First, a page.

Geoff A-S: Realistically, when do you think disabled people will actually be able to move from the current, fragmented system to using individual budgets?
Geoff A-S: Is there potentially a clash between the proposed Office for Disability Issues and your role?
Anne McGuire: The ODI will actually enhance the role of the Minister for Disabled People. It will allow me to have access to the office in terms of the wider strategy. The establishment of the office will also flag up to the rest of society, to government and also to the private sector and the community as a whole, that we are serious about the issue of rights for disabled people. I look forward to working with the Office for Disability Issues. I think it's a great step forward.
Geoff A-S: So where will we be on all of these issues by the time of the next election?
Anne McGuire: I think by that time we will have started to see the development of some of the priorities highlighted in the Strategy Unit report. I've already mentioned individual budgets. We have a plan in terms of the Disability Discrimination Act. We have deadlines there - 2006 is another key date. Over the next four to five years, I think we will have seen a dramatic change founded on the DDA and the Strategy Unit report, linked into the new Commission for Equality and Human Rights - where disability issues will be at the heart. We will start to see a transformation. The achievement of civil rights has always been a long haul: yes, we can change the legislative framework (which we have done), but the big achievement will be to change society's view of disabled people. I think that's our challenge in government, and I look forward to contributing to that challenge over the next four years
Geoff A-S: Do you think more in terms of 'disability cool', or is it about helping unfortunate people?
Anne McGuire: I've never seen disability issues as helping unfortunate people. I've worked with lots of people who, although disabled themselves, never saw themselves as unfortunate. I always thought that I worked with disabled people in an equal way. From that point of view I would be called 'disability cool', although my daughter says that women of my age using the word cool is really uncool!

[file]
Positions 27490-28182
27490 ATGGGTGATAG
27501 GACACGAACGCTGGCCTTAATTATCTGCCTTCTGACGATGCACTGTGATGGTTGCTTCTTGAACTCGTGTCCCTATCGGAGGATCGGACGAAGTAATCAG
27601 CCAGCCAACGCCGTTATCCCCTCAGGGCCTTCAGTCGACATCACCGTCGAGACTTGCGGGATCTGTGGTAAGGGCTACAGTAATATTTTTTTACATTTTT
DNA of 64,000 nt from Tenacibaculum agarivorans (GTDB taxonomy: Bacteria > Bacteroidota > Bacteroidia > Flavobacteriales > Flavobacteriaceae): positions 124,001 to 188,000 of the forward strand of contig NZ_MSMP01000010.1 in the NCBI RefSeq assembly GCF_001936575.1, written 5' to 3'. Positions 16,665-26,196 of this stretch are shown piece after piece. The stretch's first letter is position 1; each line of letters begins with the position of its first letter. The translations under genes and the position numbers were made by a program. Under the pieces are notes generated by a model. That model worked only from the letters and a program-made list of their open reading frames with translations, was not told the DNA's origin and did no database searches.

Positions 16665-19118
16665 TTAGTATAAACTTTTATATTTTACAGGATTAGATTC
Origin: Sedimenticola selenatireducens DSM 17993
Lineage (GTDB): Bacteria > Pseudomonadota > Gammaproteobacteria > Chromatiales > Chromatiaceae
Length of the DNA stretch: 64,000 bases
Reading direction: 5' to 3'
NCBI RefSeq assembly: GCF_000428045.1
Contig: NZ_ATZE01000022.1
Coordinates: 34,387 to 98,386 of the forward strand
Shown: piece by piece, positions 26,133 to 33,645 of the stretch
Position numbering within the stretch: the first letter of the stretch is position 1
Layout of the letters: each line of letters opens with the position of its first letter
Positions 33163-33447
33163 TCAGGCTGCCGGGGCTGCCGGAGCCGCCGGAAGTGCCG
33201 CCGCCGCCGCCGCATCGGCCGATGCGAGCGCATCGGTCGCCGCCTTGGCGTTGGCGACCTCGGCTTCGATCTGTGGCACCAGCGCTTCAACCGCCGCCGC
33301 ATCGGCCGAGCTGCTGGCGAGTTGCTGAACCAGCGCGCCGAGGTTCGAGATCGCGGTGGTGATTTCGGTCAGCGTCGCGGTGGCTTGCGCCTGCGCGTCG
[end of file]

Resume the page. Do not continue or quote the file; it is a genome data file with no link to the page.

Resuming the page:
Geoff A-S: Ouch is running a poll at the moment, asking people to choose their favourite disabled TV characters. Do you have a favourite?
Anne McGuire: I think it would be Donna from River City - played by Paula Sage, who will certainly be known by Scottish people. She actually comes from the home town that I live in, Cumbernauld. She has Downs Syndrome. Last year I was privileged to be in the audience when she won a Bafta for her acting in Afterlife. I understand she's hoping to win an Olympic gold medal for netball later on this year. She's in the West of Scotland netball team. Paula has to be my choice - she's brilliant.
Geoff A-S: Why do you think we live in such a non-inclusive society when, by the DWP's own admission, disabled people have a purchasing power of roughly £80bn a year?
Anne McGuire: I think part of it is - maybe ignorance is too strong a word - that culturally there has always been a view that it's about helping unfortunate people. I think what we have seen in the last number of years is that we have moved beyond that. I can only go from my own experience growing up: disabled people were often kept at home. Because of all sorts of misconceptions about why people are born with or developed disabilities, the rest of society didn't know quite how to work with or support disabled people. In the forties and fifties, disabled people were kept at home and 'looked after'. I think - while I don't want to condemn anybody - that resulted in lots of disabled people never achieving either their aspiration or their potential. I think we've come a long way since then. I've been to quite a few conferences recently, and somebody came up to say to me that achieving equality wasn't just about legal rights or even employment rights, it was about being able to go to the dancing and being able to get clothes that he liked and that were fashionable. And I just thought that summed it up: yes, we can do all the other things, but we've also got to change those attitudes out there. And I think they are changing. You can see they're changing, but we've still got a bit of a way to go.